- When you want to greet a woman formally who has just arrived at your restaurant for brunch, this is an example of a time when you might say "Good morning madam."
- When you are writing a formal business letter to a woman from whom you are trying to solicit business, this is an example of a situation where you might say "Dear Madam."
- A woman who is running a brothel where prostitutes work for money is an example of a madam.
- a polite term of address to a woman, specif.,
- one used in the salutation of a formal letter: Dear Madam
- one used before the title of an office or position: Madam President
- the mistress of a household
- ⌂ a woman in charge of a brothel
Origin of madamFrench madame, origin, originally ma dame ; from Classical Latin mea domina, my lady: see dame
- pl. Mes·dames Used formerly as a courtesy title before a woman's given name but now used only before a surname or title indicating rank or office: Madam Ambassador.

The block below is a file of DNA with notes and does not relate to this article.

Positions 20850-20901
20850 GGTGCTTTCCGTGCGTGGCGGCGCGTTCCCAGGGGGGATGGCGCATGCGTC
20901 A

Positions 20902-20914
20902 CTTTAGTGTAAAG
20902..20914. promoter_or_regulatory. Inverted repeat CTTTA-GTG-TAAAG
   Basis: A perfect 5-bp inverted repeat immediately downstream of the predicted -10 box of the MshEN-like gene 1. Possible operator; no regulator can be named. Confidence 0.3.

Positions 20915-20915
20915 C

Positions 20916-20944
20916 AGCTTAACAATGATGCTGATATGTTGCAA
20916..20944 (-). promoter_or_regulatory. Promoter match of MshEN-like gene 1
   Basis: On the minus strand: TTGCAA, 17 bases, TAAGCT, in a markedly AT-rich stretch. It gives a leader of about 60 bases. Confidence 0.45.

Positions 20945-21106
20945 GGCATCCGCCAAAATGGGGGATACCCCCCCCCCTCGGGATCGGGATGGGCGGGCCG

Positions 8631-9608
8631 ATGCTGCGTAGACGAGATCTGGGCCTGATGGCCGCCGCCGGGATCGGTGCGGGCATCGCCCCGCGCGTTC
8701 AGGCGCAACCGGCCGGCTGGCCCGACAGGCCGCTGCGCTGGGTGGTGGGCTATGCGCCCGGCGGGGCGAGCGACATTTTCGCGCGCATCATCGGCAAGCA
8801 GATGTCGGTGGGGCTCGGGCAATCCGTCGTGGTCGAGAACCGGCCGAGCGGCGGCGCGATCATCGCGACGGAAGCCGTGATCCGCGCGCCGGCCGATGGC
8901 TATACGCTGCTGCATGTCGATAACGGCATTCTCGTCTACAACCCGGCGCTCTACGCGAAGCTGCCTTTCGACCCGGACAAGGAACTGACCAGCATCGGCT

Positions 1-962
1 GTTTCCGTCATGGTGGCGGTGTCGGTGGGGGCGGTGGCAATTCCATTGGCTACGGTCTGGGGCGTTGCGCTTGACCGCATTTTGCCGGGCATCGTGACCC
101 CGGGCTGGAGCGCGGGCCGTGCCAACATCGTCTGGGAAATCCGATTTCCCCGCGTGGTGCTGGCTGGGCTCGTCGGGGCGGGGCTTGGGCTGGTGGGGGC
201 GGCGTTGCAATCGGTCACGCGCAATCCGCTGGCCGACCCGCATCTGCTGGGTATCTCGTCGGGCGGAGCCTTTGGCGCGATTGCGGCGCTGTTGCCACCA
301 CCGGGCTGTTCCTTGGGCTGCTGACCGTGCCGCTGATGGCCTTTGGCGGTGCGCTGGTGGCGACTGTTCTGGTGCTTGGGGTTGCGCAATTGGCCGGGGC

- Used as a salutation in a letter: Dear Madam or Sir.
- madam Used as a form of polite address for a woman: Right this way, madam.
- madam The mistress of a household.
- madam A woman who manages a brothel.
Origin of MadamMiddle English madame, from Old French ma dame; see Madame.
(plural madams or mesdames)
- A polite form of address for a woman or lady.
- The mistress of a household.
- (colloquial) A conceited or quarrelsome girl.
- Selina kept pushing and shoving during musical chairs. The nursery school teacher said she was a bad-tempered little madam.
- (slang) A woman who runs a brothel.
- After she grew too old to work as a prostitute, she became a madam.